She stands 33 feet tall, her body bronze and red in the winter sun, slashed open to reveal her skull, her tissue, and her developing fetus.
“The Virgin Mother” is arguably the ugliest statue of Mary ever created.
The creation of internationally acclaimed British artist Damien Hirst, the controversial work stands on the historic Old Westbury estate belonging to real estate mogul Aby Rosen; and Rosen’s neighbors are not happy about it. They’re so unhappy, in fact, that a lawsuit has been filed and a public hearing has been scheduled for May 19.
So how can a statue of the Blessed Mother be so controversial? Well, it is if it looks like this.
I don't think it was meant to be disrespectful as a lot of modern art is toward Christianity. I kind of like the idea of seeing Jesus inside the womb. However, I don't see the point of the naked breasts, intestines, and distorted face. On balance I don't care for it.
The picture Kathy posted wasn’t as zoomed in as these I’ve posted. Now having digested a few closer views I strongly dislike it, not just “on balance.” It’s hideous. Someone named Deoacveritmyfaithsustainsm replied to my comment.
I don't think you understand what you're saying.
Knowing how Our Lord Jesus was in the womb of Our Lady perhaps it is not for us to know because everything about His Incarnation and His birth was miraculous in nature and part of a sacred Mystery.
This statue is SACRILEGIUOUS for many reasons, but let's focus on some of these reasons the statue is trying to portray Mary like any other woman. It is true She was a woman but a woman not stained by sin, and second the artist portrays what he calls Mary naked how dare he???
Damien Hirst when intent is malicious and it is meant to offend Our Lady who is the Most Holy Mother of God.
IF he is not a Christian then the least he can do is respect Christianity.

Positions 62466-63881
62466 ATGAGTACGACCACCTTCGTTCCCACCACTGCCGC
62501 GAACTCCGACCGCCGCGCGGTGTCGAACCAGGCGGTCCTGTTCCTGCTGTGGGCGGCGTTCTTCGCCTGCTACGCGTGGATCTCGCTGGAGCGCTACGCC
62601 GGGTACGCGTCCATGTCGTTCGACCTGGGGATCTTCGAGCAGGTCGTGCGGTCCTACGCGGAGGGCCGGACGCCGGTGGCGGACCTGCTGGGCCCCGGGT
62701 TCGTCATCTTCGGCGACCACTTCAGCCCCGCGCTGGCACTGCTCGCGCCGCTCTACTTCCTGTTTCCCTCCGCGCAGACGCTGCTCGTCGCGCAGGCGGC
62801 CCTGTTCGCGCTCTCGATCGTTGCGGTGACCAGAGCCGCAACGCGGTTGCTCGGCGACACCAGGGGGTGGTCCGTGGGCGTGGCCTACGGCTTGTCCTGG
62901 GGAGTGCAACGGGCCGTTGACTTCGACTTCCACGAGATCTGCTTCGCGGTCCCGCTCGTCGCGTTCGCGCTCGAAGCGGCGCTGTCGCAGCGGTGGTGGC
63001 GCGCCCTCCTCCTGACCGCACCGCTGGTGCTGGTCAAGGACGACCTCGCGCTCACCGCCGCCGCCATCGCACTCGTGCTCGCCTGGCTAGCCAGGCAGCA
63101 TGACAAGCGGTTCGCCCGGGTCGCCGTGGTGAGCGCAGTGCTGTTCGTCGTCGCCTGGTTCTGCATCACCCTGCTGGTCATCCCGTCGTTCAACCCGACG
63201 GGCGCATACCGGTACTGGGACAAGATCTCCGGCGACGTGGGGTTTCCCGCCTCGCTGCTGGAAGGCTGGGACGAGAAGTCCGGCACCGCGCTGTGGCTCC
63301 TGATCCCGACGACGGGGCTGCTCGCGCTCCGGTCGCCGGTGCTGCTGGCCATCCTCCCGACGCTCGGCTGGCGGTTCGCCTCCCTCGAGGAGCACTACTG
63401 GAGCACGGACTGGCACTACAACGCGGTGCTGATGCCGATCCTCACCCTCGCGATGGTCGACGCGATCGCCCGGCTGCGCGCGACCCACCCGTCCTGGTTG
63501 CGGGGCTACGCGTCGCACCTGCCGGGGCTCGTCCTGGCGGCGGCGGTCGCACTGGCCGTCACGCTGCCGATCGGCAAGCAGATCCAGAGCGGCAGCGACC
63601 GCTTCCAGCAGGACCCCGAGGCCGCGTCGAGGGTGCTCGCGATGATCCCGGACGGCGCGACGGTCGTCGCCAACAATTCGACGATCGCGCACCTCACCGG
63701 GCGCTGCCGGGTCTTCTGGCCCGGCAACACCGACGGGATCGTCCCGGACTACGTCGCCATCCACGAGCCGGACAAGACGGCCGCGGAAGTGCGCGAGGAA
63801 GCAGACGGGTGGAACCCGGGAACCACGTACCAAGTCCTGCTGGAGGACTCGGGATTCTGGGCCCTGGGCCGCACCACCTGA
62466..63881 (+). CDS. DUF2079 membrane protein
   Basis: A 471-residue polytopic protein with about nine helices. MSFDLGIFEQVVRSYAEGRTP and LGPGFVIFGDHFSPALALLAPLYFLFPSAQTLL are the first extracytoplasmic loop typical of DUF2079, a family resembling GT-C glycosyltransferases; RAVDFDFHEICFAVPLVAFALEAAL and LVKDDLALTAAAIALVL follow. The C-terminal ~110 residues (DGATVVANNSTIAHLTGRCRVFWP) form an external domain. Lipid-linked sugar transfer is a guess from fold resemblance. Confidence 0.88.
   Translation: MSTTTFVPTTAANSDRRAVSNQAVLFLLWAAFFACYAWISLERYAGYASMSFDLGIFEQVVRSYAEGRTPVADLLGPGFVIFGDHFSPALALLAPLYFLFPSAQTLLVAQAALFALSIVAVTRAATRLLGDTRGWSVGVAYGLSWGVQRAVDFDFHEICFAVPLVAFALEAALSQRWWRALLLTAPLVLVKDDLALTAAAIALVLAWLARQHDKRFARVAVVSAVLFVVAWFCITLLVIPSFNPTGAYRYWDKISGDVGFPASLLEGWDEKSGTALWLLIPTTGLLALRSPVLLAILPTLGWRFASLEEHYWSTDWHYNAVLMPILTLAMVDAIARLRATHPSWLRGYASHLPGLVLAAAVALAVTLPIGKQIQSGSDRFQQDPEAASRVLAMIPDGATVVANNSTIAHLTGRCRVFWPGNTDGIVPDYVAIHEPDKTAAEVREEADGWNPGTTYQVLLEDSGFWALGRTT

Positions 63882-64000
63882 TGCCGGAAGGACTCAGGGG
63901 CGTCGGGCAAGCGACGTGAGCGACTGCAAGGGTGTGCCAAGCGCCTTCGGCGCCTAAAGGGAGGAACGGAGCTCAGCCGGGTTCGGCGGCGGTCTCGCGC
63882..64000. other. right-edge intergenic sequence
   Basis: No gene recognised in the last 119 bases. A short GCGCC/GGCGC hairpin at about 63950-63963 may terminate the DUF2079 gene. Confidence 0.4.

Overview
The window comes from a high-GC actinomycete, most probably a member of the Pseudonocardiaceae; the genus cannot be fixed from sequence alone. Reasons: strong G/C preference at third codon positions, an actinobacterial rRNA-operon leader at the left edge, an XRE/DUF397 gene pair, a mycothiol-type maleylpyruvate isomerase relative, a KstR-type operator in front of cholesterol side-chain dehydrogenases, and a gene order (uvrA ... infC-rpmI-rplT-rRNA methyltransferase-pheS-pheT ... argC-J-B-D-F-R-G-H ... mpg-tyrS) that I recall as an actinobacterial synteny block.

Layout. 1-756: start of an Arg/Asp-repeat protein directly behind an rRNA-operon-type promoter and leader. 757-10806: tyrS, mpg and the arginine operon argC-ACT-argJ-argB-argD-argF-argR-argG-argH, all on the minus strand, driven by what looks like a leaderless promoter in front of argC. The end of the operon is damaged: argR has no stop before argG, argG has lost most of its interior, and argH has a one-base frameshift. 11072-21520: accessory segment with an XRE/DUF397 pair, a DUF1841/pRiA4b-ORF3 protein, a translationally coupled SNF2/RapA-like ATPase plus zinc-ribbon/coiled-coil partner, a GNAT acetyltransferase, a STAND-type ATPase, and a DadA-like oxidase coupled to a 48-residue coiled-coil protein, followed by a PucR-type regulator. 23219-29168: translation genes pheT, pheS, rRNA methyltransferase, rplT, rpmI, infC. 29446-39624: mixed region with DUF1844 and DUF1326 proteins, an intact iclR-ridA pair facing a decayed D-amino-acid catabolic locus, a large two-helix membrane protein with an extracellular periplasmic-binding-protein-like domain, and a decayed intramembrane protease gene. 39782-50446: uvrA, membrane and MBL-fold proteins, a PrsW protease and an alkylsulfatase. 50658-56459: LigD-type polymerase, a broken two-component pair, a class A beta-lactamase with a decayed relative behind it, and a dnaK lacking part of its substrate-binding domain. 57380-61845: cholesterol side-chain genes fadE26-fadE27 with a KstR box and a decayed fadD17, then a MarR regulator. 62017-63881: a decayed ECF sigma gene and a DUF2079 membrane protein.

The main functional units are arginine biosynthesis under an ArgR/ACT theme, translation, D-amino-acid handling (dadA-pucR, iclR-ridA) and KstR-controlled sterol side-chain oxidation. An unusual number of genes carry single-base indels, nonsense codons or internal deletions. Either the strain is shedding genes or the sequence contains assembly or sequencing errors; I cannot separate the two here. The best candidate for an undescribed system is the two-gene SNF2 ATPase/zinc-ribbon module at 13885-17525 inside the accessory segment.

This is satanic and I don't want to be in his shoes when the Lord calls him to His Judgement Seat.
""Jesus is Coming
…10And he said to me, "Do not seal up the words of the prophecy of this book, for the time is near. 11"Let the one who does wrong, still do wrong; and the one who is filthy, still be filthy; and let the one who is righteous, still practice righteousness; and the one who is holy, still keep himself holy." 12"Behold, I am coming quickly, and My reward is with Me, to render to every man according to what he has done.…"
"The Word begotten of the Father from on high, inexpressibly, inexplicably, incomprehensibly, and eternally, is he that is born in time here below of the Virgin Mary, the Mother of God" (The Incarnation of the Word of God 8 [A.D. 365]). "
"the statue is trying to portray Mary like any other woman"
Renaissance art all portrays Mary as a regular woman. I'm not arguing that the artist is devout or even Christian. I just don't see any cynicism in there. He's not bashing Christianity in any way that I can see. Like I said elsewhere, he's trying to be hip and artsy with a traditional art motif, the Virgin and child. And he did a poor job of it.
My response didn’t actually respond to the notion of sacrilegious, mainly because I wasn’t sure what the theological definition is. OK, I looked it up in the Catholic Encyclopedia. The short answer:
Sacrilege is in general the violation or injurious treatment of a sacred object. In a less proper sense any transgression against the virtue of religion would be a sacrilege.
It’s a lengthy definition, so go read the whole thing if you are inclined to do so. There are two parts to that definition, violation done to a sacred object and transgression to “the virtue of religion” for it to be considered sacrilege. Now the first part of the definition clearly cannot apply since the statue in question was not a sacred object, since the artist created it himself. So then it comes down to whether it was a transgression against the virtue of religion. Now I don’t have a lawyerly mind, so I couldn’t tell you exactly what that means. I suppose it means similar to the dictionary definition of sacrilege: “the violation or profanation of anything sacred or held sacred.”